The poor become a terrifying force during the uprising and the storming of the Bastille. Their anonymity early in the novel adds to the eerie sense that they’re a sort of natural force—unknowable and utterly unstoppable.

[…] the miserable bakers' shops were beset by long files of them, patiently waiting to buy bad bread; and while they waited with stomachs faint and empty, they beguiled the time by embracing one another on the triumphs of the day, and achieving them again in gossip. (2.22.29)

After storming the Bastille, the poor must still fall back into their normal routine. The stark contrast between the fierce power that they were able to wield in the morning and their utter submission in the bread lines at night is an unsettling reminder of how little the violence of the day has actually achieved.

Volume II, Chapter Seven – Monseigneur in Town

The leprosy of unreality disfigured every human creature in attendance upon Monseigneur. (2.7.9)

Not only is Monseigneur unimaginable, but his followers are inhuman. They’re described as costumes—fancy, hollow shells of rich (and worthless) people.

Monseigneur had one truly noble idea of general public business, which was, to let everything go on in its own way; of particular public business, Monseigneur had the other truly noble idea that it must all go his way—tend to his own power and pocket. Of his pleasures, general and particular, Monseigneur had the other truly noble idea, that the world was made for them. (2.7.4)

The laziness of the aristocrats only turns into action when their own direct self-interest is concerned. Dickens satirizes the choices of the "Monseigneurs" without ever allowing us to see them as real people—a sign that, before the violence of the revolution at least, he sympathizes with the revolutionaries.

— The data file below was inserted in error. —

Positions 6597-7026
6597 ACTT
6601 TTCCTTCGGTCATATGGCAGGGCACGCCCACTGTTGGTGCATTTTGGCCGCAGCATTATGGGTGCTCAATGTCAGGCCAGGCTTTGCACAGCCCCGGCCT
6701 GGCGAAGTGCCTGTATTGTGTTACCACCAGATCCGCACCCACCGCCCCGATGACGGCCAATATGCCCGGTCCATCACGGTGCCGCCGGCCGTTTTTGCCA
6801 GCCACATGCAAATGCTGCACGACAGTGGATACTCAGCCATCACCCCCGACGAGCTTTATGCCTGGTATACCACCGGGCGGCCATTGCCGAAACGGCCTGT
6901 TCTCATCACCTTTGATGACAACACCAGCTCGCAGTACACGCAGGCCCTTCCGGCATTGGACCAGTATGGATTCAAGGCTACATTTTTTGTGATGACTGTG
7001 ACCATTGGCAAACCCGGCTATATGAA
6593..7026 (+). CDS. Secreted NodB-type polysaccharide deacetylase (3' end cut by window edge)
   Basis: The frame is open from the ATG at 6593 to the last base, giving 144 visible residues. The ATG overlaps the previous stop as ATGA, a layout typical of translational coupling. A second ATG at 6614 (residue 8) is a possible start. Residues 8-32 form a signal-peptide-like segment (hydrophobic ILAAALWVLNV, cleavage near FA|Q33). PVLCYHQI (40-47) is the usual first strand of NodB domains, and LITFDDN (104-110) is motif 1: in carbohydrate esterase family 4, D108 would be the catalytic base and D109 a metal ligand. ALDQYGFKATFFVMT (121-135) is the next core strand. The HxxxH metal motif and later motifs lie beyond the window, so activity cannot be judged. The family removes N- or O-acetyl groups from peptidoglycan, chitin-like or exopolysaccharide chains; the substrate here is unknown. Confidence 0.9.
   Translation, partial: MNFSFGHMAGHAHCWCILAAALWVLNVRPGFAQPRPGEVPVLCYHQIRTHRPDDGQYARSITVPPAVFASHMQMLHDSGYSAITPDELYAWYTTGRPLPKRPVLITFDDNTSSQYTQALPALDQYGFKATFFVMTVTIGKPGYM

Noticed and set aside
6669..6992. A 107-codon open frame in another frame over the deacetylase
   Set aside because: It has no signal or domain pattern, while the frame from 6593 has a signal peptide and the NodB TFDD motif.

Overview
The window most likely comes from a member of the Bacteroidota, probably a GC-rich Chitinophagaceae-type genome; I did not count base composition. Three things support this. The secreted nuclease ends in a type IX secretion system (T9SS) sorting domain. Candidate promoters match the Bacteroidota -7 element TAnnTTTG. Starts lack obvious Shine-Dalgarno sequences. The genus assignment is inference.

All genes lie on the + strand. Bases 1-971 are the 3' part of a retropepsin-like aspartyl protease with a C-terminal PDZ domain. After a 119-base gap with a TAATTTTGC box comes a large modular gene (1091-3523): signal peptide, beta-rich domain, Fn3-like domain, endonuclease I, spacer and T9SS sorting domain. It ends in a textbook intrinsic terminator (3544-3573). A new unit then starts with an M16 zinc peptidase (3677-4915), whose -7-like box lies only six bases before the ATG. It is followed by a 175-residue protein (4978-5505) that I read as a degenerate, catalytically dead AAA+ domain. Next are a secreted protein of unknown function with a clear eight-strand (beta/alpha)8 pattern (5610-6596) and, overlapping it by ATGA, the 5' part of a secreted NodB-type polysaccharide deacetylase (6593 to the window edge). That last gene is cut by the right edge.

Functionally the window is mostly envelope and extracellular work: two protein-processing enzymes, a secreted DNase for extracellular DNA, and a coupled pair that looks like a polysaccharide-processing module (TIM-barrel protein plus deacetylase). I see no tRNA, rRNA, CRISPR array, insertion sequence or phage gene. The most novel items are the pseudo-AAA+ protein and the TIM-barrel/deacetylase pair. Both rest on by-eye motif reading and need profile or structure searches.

Yes. It took four men, all four ablaze with gorgeous decoration, and the Chief of them unable to exist with fewer than two gold watches in his pocket, emulative of the noble and chaste fashion set by Monseigneur, to conduct the happy chocolate to Monseigneur's lips. (2.7.2)

The absolute decadence of the aristocracy prior to the revolution is satirized here. Note how we’re never given Monseigneur’s name. It’s almost as if he’s not a person at all but a placeholder for the entire aristocratic class.

Book the Third: The Track of a Storm
Volume III, Chapter One – In Secret

But, imbued from her childhood with a brooding sense of wrong, and an inveterate hatred of a class, opportunity had developed her into a tigress. She was absolutely without pity. If she had ever had the virtue in her, it had quite gone out of her. (3.14.39)

The almost inhuman wrath of the Vengeance is chalked up to a strange combination of political situation and fate. The aristocrats regarded the poor as less than human, and the Vengeance becomes an ironic affirmation of their views. She’s utterly without human sympathy for the fates of any who fall victim to the Republic.